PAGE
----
On paper it seemed a grand idea: a programme of music inspired by Shakespeare, interspersed with readings from his plays and poems, commemorating the 400th anniversary of his death.
But listeners faced a dilemma: sit at the front for clarity in the readings, or at the back for superior musical balance.
As this was the choir’s gig, I stayed back and in the ripe acoustic missed much of the undoubted merit in the speaking of Bench Theatre leading lights David Penrose and Sally Hartley.
Even so, they made their own potent ‘music’ in the lines of Lorenzo and Jessica in The Merchant of Venice, ‘In such a night.’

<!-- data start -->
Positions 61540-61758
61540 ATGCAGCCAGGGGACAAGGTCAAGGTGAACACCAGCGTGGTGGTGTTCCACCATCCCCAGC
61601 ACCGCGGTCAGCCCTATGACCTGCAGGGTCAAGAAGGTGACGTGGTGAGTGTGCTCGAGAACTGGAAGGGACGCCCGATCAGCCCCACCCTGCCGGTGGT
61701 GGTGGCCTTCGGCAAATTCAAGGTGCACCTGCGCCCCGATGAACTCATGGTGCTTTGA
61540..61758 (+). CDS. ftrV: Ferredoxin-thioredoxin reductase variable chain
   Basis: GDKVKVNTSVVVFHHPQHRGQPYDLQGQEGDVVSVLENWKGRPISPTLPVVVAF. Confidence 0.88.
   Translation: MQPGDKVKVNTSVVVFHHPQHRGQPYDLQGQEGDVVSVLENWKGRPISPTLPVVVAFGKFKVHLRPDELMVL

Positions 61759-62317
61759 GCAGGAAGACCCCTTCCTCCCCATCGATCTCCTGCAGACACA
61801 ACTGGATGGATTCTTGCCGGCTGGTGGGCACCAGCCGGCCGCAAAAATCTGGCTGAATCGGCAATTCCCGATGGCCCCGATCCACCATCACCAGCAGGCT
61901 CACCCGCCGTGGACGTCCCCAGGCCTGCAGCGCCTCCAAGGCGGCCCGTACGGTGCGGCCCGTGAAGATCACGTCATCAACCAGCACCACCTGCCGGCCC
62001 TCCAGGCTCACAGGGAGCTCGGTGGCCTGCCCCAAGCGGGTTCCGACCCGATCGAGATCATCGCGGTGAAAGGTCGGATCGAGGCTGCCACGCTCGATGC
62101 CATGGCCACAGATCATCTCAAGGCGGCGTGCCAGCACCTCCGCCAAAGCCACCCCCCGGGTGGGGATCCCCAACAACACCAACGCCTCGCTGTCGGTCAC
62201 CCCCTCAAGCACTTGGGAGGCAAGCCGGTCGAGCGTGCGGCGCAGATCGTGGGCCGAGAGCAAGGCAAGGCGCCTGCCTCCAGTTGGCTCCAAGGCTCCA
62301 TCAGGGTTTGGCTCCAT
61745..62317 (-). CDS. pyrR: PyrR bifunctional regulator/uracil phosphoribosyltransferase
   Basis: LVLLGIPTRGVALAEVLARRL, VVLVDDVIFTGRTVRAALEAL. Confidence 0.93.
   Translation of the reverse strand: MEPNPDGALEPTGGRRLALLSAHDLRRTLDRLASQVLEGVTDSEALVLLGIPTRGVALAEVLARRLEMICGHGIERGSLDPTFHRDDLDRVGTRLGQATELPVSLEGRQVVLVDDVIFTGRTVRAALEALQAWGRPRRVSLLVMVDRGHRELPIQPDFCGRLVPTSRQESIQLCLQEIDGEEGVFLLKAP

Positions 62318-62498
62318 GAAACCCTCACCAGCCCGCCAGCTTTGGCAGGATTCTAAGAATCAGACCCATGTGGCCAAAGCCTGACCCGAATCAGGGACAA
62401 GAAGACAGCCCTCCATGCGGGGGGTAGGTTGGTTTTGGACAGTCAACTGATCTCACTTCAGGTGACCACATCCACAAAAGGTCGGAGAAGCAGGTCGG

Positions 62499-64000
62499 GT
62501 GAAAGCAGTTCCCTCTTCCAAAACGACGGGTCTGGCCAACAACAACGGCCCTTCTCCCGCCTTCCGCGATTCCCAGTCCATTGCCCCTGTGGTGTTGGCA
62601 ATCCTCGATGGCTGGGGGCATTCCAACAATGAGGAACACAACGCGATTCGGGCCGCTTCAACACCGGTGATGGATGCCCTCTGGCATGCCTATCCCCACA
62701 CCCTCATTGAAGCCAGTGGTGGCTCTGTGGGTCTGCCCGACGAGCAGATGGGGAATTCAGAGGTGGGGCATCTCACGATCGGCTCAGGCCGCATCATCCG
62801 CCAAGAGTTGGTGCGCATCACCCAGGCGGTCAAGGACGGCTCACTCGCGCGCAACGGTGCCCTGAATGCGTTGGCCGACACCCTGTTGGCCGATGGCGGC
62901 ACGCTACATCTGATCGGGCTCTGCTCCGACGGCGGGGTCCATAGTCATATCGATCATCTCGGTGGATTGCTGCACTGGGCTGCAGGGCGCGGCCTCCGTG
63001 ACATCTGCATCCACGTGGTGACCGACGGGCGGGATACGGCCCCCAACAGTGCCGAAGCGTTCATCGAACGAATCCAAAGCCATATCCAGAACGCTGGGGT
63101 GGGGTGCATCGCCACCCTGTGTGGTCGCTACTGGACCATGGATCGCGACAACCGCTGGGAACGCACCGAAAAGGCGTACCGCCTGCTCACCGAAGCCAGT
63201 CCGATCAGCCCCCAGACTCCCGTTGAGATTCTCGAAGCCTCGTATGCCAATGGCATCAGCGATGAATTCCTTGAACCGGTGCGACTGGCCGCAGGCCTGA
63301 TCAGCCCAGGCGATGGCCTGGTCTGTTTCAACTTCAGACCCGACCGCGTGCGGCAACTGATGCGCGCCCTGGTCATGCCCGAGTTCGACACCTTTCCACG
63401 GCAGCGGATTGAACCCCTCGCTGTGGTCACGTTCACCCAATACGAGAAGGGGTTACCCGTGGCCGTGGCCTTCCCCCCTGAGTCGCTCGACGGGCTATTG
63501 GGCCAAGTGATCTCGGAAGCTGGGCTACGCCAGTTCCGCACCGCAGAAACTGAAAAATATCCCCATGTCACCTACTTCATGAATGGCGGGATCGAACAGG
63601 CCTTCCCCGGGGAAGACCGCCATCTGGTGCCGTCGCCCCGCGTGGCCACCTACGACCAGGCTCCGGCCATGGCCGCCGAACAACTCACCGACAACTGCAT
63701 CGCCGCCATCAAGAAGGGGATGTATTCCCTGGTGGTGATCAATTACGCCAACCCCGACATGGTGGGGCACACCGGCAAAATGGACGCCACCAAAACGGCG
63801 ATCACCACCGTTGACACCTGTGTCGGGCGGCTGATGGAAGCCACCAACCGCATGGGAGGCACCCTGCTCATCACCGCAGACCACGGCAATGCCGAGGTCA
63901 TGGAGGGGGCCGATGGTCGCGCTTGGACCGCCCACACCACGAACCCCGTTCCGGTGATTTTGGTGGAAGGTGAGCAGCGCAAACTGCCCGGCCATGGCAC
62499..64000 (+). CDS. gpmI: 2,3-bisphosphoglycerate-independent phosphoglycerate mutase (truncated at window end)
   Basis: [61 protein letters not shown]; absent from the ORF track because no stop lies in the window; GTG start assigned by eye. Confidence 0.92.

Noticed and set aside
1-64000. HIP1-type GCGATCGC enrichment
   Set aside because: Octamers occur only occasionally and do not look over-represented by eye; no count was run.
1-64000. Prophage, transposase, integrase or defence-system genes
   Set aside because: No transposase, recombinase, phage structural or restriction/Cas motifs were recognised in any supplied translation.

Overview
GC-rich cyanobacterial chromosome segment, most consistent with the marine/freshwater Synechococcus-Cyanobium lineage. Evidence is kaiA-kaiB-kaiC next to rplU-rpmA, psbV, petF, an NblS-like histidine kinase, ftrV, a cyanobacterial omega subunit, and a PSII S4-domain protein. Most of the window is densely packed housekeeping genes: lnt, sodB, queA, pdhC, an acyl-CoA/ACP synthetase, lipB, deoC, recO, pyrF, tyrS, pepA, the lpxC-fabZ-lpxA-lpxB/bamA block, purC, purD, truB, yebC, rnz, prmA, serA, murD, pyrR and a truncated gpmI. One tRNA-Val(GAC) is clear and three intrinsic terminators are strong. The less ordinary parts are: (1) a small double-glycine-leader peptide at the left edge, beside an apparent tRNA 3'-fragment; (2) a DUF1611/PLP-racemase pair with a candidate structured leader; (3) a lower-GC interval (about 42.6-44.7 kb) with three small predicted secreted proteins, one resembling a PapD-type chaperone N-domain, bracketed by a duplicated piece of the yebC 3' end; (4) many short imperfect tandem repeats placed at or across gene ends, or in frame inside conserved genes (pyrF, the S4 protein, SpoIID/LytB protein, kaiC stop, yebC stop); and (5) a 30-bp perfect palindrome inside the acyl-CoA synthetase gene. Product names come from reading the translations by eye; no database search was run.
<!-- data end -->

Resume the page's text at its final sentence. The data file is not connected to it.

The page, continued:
The same play gave rise to Serenade To Music, Vaughan Williams’s setting of ‘How sweet the moonlight’. Here conductor Peter Allwood set soloists from the choir a challenge they met with mixed success.
The singers were most consistently effective in the bluesy elements of George Shearing’s suite, Music To Hear; in plumbing the depths of Alexander L’Estrange’s ’Full fathom five’; and in the lively syncopations of John Rutter’s ‘It was a lover and his lass’.